The big idea for the "Shapers" range is simply not to add much of a filling. This sandwich comprised a mere sprinkling of tuna, a lettuce leaf and three slices of cucumber. Even the bread was rationed into thin, rubbery slices: it was not hard to see how there are only 188 calories in this travesty of a sandwich.
Marks & Spencer prawn and mayonnaise
Not at all bad. The filling is fairly substantial, with more prawns than normal. This was particularly impressive as the label proclaimed there was "40 per cent less fat". But the bread was soggy in some places, hard and crusty in others.
InterCity brie and bacon
This sandwich is edible, if a little bland, so long as you don't open it up and examine the contents too closely. The bacon, though plentiful, looks suspect. Both the brie and the bacon had lost their flavour: the most prominent taste of all was the malted wholegrain bread.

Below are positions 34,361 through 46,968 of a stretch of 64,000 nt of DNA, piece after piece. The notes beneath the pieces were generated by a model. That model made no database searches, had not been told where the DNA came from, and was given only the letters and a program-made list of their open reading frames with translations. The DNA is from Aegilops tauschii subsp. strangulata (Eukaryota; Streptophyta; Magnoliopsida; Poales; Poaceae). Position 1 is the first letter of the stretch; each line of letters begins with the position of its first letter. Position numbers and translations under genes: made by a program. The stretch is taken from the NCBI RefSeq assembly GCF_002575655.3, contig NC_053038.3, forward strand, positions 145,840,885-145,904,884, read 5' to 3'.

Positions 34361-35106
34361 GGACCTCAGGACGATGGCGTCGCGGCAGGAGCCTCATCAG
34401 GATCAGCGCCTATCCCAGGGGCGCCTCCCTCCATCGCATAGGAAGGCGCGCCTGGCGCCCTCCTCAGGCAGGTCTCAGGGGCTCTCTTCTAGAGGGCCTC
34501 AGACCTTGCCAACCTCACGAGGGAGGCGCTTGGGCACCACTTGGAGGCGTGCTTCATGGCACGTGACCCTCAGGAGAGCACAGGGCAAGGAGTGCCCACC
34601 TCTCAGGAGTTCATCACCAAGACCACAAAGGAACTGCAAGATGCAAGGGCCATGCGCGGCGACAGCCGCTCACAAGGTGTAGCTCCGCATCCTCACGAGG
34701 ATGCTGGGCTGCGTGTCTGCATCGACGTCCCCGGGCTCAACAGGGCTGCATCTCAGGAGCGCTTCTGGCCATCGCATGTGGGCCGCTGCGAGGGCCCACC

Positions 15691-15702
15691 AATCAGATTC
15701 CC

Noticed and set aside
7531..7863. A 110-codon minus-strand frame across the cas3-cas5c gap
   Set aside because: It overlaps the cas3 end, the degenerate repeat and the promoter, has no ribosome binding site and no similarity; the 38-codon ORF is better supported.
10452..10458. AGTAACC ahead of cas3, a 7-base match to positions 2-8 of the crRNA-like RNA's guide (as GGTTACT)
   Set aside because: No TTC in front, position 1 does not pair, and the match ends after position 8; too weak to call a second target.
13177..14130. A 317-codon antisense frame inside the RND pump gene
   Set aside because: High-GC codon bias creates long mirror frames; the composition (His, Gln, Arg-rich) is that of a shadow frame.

Catering & Allied (Independent canteen) vegetarian sausage with raita sauce
The plainest sandwich of the lot: wedges of authentic tasting "vegetarian sausage" on buttered bread. The exotic sounding raita sauce - a mixture of yoghurt, mint and cucumber - had been smeared very sparingly on only one of the slices of bread.
Pret A Manger tuna, mayonnaise and cucumber
This was King Sandwich. Freshly made, it was undoubtedly the wiser more fulfilling elder brother of Boots' attempt. There was a substantial amount of tuna, the lettuce was crisp and the cucumber fresh. But the bread was a little crusty around the edges.
Patterson & Bartlett (garage sandwich makers) chicken tikka
Alone the sight of this sandwich is enough to put you off. With three days to go before the sell-by date the bread was already hard. The contents looked reconstituted. Though your taster took a bite out of this sandwich, he was unable to swallow it.